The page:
We have long-standing interests and expertise in collections-based research in public and private archives and in museums on topics that thematically are related to Museum Anthropology, Historical Anthropology and Histories of Science and Technology. All our work using historical collections - including those of the University's Museums and Special Archives Collections - generates new scholarly research, but much of it is also concerned with making collections accessible to wider audiences, particularly in the regions from which those materials originated. The research in this area of Aberdeen staff and students has been at the forefront of methodological and theoretical innovations in curatorial and archival practice.
Narrative Objects: the Sakha Summer Festival and Cultural Revitalization
Alison Brown, Tatiana Argounova-Low, and Eleanor Peers
Personal Transcripts of Land Entitlement Expeditions
This project is funded by a British Academy Leverhulme Trust: Small Grant and examines the diaries and correspondence of biologists and geographers travelling with indigenous peoples in the 1930s.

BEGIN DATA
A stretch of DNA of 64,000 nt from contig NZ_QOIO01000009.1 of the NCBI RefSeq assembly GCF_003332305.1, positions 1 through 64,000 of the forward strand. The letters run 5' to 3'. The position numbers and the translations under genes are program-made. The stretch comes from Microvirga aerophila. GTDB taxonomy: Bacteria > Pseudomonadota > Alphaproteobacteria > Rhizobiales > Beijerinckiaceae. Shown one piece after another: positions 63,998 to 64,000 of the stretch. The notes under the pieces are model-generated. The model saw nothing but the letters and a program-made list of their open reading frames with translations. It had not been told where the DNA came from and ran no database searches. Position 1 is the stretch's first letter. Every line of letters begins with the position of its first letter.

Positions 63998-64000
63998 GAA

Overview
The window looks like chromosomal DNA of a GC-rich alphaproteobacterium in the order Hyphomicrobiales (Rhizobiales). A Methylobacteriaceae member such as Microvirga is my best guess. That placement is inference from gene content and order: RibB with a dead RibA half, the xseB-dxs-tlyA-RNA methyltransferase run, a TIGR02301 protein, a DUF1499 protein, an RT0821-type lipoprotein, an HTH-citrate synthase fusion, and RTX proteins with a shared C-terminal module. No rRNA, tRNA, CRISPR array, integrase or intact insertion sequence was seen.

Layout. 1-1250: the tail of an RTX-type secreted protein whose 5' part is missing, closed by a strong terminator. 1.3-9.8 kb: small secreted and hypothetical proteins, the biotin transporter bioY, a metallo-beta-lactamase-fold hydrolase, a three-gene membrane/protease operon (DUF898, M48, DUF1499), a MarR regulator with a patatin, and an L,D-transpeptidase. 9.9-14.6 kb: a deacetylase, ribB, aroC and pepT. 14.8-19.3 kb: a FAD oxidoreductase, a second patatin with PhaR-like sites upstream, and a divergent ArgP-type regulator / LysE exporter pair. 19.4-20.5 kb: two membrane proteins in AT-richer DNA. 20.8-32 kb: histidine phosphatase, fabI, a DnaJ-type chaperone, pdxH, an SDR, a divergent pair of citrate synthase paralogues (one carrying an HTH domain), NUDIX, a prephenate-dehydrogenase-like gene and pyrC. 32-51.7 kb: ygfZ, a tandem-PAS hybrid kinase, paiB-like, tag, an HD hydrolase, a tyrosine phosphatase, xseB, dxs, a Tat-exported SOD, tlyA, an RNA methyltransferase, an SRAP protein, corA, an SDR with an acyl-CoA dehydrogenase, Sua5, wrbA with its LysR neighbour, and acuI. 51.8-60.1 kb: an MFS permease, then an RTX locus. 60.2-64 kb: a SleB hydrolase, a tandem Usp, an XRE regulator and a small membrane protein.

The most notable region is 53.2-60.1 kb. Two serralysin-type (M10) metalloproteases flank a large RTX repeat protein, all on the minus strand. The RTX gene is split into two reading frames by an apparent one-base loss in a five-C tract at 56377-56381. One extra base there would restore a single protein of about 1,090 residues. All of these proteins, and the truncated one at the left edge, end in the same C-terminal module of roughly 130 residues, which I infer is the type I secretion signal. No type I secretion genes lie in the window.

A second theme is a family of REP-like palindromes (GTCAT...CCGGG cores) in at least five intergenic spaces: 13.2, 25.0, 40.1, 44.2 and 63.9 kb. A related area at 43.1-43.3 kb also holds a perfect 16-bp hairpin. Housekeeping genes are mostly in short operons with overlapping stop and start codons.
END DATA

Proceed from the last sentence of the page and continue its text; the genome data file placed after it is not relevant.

The Franz Boas Papers
Anthropology staff and students are also regularly involved in projects that explore science and visual culture beyond museums, and which have a public focus through the curation of exhibitions in Aberdeen as well as internationally. Wherever we can, we incorporate this work into our undergraduate teaching, for example, AT2515 Re-Imagining Colonialism and AT403A Anthropology, Museums and Society, and into our postgraduate training as part of the Museum Studies MLitt programme. The department also attracts many PhD students with interests in museums, history and heritage broadly defined. Our graduates have gone on to positions in many prestigious museums, including the British Museum and the Smithsonian Institution.
|Sacred Gates. Designed and built by Ernest Aekseev, Sakha (Yakutiia), Russia. Photo by Tanya Argounova-Low|